A few months ago, I met Jared at a friend’s wedding. As I lugged my suitcases to my room, he swooped in to give me a hand and introduced himself to me along the way. He oozed a warmth and familiarity I couldn’t quite place until I learned later that day that we shared a connection to adoption. I’ve always wondered about how I can give back to the adoption community and found out that Jared has managed to do just that.
1. Tell me a bit about your connection to adoption.
I was adopted from Vietnam in 1975. I was under the care of Madame Vu Ngai and Betty Tisdale at the An Lac orphanage until I was about 9 months old. We flew into Fort Benning, GA, and then were sent on a bus to York, PA, where I was adopted on May 7, 1975. I have been back to Vietnam twice, once in 2002 and then again in 2005. I would love to bring my family someday.
2. I see you are involved in so many adoption-centric projects from your music, to writing for the magazine, Land of Gazillion Adoptees, to appearing in Operation Babylift—a documentary covered highly by the press—and are also a co-director of a heritage camp. How do you find the time along with working full-time and supporting your family?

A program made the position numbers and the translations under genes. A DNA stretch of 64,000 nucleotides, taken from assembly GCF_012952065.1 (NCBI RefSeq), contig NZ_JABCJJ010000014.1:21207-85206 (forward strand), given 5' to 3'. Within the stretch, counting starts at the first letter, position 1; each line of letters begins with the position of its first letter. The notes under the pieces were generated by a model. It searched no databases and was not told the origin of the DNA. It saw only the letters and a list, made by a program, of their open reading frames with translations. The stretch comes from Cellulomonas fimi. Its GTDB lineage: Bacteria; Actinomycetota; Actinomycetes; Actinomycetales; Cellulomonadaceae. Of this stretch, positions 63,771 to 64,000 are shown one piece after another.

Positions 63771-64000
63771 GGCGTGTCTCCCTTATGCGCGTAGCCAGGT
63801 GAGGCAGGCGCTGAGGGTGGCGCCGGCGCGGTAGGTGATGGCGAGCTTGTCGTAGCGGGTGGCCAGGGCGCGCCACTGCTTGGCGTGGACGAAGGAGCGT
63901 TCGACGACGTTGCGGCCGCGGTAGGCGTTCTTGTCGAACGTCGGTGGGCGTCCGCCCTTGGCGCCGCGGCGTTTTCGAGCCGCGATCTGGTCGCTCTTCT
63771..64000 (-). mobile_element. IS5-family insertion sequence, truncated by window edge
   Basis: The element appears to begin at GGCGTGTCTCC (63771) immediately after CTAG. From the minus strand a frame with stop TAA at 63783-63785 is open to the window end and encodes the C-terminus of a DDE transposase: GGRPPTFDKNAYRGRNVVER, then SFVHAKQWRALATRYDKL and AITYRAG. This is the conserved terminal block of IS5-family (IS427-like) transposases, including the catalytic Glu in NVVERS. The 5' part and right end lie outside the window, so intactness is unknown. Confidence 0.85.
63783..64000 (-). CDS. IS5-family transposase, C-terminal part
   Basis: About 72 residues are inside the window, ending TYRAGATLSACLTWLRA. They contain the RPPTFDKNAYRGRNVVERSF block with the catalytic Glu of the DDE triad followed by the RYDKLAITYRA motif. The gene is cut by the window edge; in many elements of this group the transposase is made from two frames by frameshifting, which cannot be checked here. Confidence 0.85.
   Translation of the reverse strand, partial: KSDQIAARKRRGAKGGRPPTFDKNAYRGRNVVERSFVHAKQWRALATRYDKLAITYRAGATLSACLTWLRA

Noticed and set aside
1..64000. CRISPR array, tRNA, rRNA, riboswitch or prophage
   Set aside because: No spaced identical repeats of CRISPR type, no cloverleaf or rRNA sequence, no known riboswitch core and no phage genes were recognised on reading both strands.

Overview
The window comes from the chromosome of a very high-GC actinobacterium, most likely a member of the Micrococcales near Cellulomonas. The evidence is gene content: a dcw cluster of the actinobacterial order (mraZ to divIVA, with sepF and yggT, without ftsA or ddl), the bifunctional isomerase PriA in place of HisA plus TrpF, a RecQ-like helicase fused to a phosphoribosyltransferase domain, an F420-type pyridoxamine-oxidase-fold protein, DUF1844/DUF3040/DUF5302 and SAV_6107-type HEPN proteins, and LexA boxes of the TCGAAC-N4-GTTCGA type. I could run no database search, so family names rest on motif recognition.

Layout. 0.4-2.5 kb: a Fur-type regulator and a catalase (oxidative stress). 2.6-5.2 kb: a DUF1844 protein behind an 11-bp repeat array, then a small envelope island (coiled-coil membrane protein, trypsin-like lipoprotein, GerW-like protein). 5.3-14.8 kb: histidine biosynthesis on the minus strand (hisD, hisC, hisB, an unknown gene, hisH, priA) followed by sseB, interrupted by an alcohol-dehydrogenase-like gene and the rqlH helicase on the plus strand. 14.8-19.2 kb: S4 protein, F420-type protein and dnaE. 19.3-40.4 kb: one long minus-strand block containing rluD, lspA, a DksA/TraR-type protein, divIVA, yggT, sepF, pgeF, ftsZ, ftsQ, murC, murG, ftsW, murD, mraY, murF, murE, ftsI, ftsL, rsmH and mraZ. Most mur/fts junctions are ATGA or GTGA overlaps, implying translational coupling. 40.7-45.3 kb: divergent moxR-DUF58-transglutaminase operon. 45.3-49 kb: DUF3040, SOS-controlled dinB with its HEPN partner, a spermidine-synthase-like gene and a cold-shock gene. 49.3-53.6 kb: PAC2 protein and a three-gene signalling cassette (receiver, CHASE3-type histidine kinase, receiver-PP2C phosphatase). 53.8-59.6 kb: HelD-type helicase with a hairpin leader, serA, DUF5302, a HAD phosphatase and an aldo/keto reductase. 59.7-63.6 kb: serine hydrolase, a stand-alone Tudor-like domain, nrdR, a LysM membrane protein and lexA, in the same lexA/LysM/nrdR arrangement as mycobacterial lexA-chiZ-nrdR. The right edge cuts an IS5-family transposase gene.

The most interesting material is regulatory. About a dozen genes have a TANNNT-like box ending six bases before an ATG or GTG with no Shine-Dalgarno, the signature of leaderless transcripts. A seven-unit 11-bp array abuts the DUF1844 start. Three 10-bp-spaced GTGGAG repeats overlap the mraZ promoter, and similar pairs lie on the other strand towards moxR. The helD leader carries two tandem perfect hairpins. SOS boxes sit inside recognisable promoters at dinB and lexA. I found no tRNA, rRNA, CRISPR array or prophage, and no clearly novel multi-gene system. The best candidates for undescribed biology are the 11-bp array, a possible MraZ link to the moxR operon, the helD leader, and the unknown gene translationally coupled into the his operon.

I’m proud of my work in the international adoption community. After my first adoptee reunion in Baltimore in 2000, I was inspired to give back. My interest in folk music and songwriting arrived at the right time. I began writing songs sharing my journey as an adoptee. After a few years, I began recording my songs and performing at adoption and Asian American events. In 2008, I was very fortunate to meet Tammy Nguyen Lee from Against the Grain Productions, and I was invited to be an Associate Producer and featured adoptee for her documentary film Operation Babylift. After volunteering since 2006 and being a co-director for seven years, I’m excited to pass the torch to the next generation. I love reading books, watching films, and hearing songs by adoptees sharing their journey.
3. How did you first get involved with the heritage camp and in what capacity?